UPDATEDIT: Upon reflecting on all that Anon 7:34, I wouldn’t be surprised if this gets settled akin to the Eat n’ Park situation on the officer’s end, and properly before a magistrate on the Councilman’s end, respectively.

      1. Anonymous

        You are not addressing the main point here. This is not merely an “allegation” like “he was alleged to be the one who broke into the house.” People saw Krauss dump trash on his neighbors steps and he even admitted it. His claim that he was simply moving trash is laughable, but not as laughable as your attempt to cover for him. This case is pretty clear cut. Whether or not the officer had a motive is irrelevant to the fact that Krauss committed the act and is now using his position of power to punish the officer and deflect attention. Quite heinous actually.

  2. Anonymous

    The more I listened to the Community Policing Roundtable on WESA, the more I wished that Peduto and McLay had been spectators, listening to Sheldon Williams and Brandi Fisher talk about the issues facing the community and the Bureau.

    If I have to listen to Bill Peduto tell the anecdote about the press of his uncle’s pants being able to cut a piece of paper one more time, I might entirely lose faith in his ability to understand the scope of this situation. It was particularly galling to hear this, again, right after a community member uncorked one of the most pithy depictions of police malfeasance that I can remember hearing in some time. I just couldn’t believe my ears…that was just the wrong time to begin that sort of self-serving mewling.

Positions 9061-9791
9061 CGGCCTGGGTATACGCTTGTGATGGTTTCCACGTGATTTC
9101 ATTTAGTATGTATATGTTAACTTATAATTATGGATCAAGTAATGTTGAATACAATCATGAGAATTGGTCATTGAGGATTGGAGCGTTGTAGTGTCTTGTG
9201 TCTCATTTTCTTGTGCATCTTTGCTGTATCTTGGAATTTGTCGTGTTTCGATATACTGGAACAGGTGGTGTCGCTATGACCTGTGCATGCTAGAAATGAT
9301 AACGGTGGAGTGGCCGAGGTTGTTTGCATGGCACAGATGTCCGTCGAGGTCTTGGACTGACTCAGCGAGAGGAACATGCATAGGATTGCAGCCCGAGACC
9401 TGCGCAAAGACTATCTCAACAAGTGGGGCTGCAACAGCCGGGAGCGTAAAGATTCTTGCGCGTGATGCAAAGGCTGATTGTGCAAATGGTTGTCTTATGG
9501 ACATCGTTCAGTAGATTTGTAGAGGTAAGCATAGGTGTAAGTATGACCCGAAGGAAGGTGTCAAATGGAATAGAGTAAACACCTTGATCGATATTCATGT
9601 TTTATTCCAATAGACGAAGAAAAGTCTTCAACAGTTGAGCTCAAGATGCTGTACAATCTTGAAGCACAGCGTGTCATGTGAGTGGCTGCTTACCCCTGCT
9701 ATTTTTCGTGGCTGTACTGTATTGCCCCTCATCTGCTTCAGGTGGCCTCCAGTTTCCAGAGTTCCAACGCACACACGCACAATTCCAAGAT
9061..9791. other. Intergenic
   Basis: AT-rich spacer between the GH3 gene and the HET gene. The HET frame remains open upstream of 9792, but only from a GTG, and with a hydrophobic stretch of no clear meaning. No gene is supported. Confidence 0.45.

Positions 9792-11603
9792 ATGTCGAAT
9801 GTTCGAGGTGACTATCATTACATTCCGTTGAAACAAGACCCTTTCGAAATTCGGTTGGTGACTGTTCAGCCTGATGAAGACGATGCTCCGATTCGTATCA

McLay may end up doing great things here in Pittsburgh…but now, he needs to learn everything he can about the current state of affairs at the Bureau and in the community. Sheldon Williams, and others with first-hand knowledge, can definitely help him with this, if he is inclined to listen to them, instead of the bilge that is coming out of Grant Street on the topic.

    It’s not easy to take in the whole picture when it comes to community policing in our city…but it sucks to hear the leaders remove all doubt as to their distance from the street-level issues, as I feel they did that night.